Eight men planned to detonate bombs aboard flights from London across the Atlantic to create deaths on an almost unprecedented scale, a court has heard.
Homemade devices were to be smuggled on to passenger aircraft and detonated mid-flight, Woolwich Crown Court heard.
Prosecutor Peter Wright QC said the men planned to inflict heavy casualties, "all in the name of Islam".
The eight men all deny conspiring to murder others and endangering aircraft bound for the US and Canada in 2006.
After their arrests in August 2006, airport security was massively tightened in the UK, causing long delays at major airports.
Mr Wright told the court: "These men were, we say, indifferent to the carnage that was likely to ensue. Some of the men you see in the dock are those who were prepared to sacrifice their own lives." Mr Wright said two of the men were watched by police as they met in Walthamstow on 9 August, 2006. "The disaster they contemplated was not long off," he said. "They were prepared to board an aircraft with the necessary ingredients and equipment to construct and detonate a device that would bring about not only the loss of their own lives but also all of those who happened by chance to be taking the same journey."
Mr Wright said Mr Ali, Mr Sarwar and Mr Gulzar were the main men behind the plot. "Unfortunately for these men, but to the considerable good fortune of those that were their intended targets of those devices, their activities had come to the attention of the police," he said.
He said from what police had observed "it was realised that these men, together with others, were engaged in some sort of terrorist plot".
A computer memory stick recovered by police contained details of flight timetables, baggage information, security advice and other information about Heathrow airport, he said. The jury heard the information focused on only one-way flights leaving Heathrow between August 2006 and August 2007. The planes were destined to fly from London to cities across North America, including Montreal, Toronto, San Francisco, Chicago, New York and Washington, the court heard.
The seven daily flights highlighted from Heathrow's Terminal 3 were:
- 1415 United Airlines Flight 931 to San Francisco
- 1500 Air Canada Flight 849 to Toronto
- 1515 Air Canada Flight 865 to Montreal
- 1540 United Airlines Flight 959 to Chicago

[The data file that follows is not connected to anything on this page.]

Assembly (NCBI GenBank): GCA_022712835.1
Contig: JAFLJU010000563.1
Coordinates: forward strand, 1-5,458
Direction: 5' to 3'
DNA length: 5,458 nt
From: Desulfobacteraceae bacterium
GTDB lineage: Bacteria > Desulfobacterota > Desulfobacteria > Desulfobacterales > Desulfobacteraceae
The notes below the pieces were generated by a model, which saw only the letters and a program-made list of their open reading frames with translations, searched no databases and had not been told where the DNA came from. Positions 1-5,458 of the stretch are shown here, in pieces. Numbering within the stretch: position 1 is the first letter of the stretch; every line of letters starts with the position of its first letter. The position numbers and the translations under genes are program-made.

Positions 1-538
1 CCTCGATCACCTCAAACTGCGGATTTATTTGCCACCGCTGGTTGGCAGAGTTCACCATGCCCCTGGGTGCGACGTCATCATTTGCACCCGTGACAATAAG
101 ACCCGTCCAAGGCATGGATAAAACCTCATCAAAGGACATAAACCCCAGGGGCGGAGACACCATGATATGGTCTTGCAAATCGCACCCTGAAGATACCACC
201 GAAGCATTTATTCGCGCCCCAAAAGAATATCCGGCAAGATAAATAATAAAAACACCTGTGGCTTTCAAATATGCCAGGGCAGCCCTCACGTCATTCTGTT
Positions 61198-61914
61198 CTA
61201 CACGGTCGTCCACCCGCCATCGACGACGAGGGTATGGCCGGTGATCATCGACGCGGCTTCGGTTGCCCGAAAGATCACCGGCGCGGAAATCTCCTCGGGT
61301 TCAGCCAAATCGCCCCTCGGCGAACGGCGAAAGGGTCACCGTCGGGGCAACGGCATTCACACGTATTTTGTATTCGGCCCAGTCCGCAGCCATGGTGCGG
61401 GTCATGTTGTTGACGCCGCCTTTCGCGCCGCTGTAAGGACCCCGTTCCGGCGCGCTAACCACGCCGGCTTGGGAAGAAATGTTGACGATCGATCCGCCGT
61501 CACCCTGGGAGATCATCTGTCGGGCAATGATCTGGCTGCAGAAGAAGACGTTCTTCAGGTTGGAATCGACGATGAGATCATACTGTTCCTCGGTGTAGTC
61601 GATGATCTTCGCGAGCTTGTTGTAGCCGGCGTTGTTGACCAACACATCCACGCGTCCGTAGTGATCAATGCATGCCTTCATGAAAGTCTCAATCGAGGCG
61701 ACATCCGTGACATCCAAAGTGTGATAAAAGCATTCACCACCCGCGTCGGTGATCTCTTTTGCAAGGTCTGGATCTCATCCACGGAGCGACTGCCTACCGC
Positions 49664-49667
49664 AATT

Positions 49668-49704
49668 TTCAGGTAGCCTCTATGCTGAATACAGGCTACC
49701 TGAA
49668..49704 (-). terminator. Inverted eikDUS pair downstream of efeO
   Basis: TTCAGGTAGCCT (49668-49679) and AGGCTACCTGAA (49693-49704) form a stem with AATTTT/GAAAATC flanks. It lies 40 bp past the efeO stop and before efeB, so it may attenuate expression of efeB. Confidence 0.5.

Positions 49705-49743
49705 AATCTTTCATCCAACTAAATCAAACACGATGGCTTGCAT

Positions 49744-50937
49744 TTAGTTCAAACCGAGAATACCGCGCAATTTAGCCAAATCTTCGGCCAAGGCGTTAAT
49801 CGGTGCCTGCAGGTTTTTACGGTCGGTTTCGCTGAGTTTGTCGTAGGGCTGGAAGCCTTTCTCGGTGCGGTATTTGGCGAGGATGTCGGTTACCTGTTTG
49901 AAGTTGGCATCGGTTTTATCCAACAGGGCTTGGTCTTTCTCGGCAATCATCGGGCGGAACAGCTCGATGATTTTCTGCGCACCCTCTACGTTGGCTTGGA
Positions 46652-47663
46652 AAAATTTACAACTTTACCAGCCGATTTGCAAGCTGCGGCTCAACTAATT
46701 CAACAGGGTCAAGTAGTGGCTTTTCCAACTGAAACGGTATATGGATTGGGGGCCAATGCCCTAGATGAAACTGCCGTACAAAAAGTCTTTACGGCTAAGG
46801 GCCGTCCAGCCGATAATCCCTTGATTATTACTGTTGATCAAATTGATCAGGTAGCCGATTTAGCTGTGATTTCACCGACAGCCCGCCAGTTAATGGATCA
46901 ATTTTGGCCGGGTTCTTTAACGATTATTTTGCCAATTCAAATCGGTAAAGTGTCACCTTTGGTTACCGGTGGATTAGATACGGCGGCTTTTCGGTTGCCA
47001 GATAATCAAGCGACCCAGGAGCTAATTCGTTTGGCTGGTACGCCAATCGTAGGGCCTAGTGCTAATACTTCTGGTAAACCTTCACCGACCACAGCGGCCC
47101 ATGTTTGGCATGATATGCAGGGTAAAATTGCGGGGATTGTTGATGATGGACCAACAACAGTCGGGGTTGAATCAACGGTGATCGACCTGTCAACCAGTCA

- 1620 United Airlines Flight 925 to Washington
- 1635 American Airlines Flight 131 to New York
- 1650 American Airlines Flight 91 to Chicago
Mr Wright said there was evidence that the men planned to bring down more planes than just those seven.
The jury heard the main ingredient of the explosives would have been hydrogen peroxide mixed with other organic materials. The liquid explosive would have been injected in to 500ml plastic bottles of soft drinks Oasis and Lucozade, Mr Wight said. A sugary drink known as Tang would be mixed with the solution to add power to the explosion, he continued. Mr Wright told the court the devices would be detonated using a substance called HTMD, concealed in AA 1.5-volt batteries.
He said of hydrogen peroxide: "It is capable of being detonated to deadly effect, as previous terrorist incidents have demonstrated."
The jury was shown pages from Mr Ali's handwritten diary which make apparent references to how the bomb materials would have been got on to the aircraft.
Mr Wright said the bombers would have used a syringe in the base of the bottles to insert the explosive material. The detonator would have been ignited using a metal wire, a small bulb or the flash from a disposal camera.
The defendants are Abdul Ahmed Ali, aka Ahmed Ali Khan, 27, of Walthamstow, Assad Sarwar, 24, of High Wycombe, Tanvir Hussain, 27, of no fixed address, and Mohammed Gulzar, 26, of Barking. Also charged, are Ibrahim Savant, 27, of Walthamstow, Arafat Waheed Khan, 26, of Walthamstow, Waheed Zaman, 23, of Walthamstow and Umar Islam, aka Brian Young, 29, of High Wycombe.
The trial, which is expected to last eight months, was adjourned until Friday.
Source: BBC (English)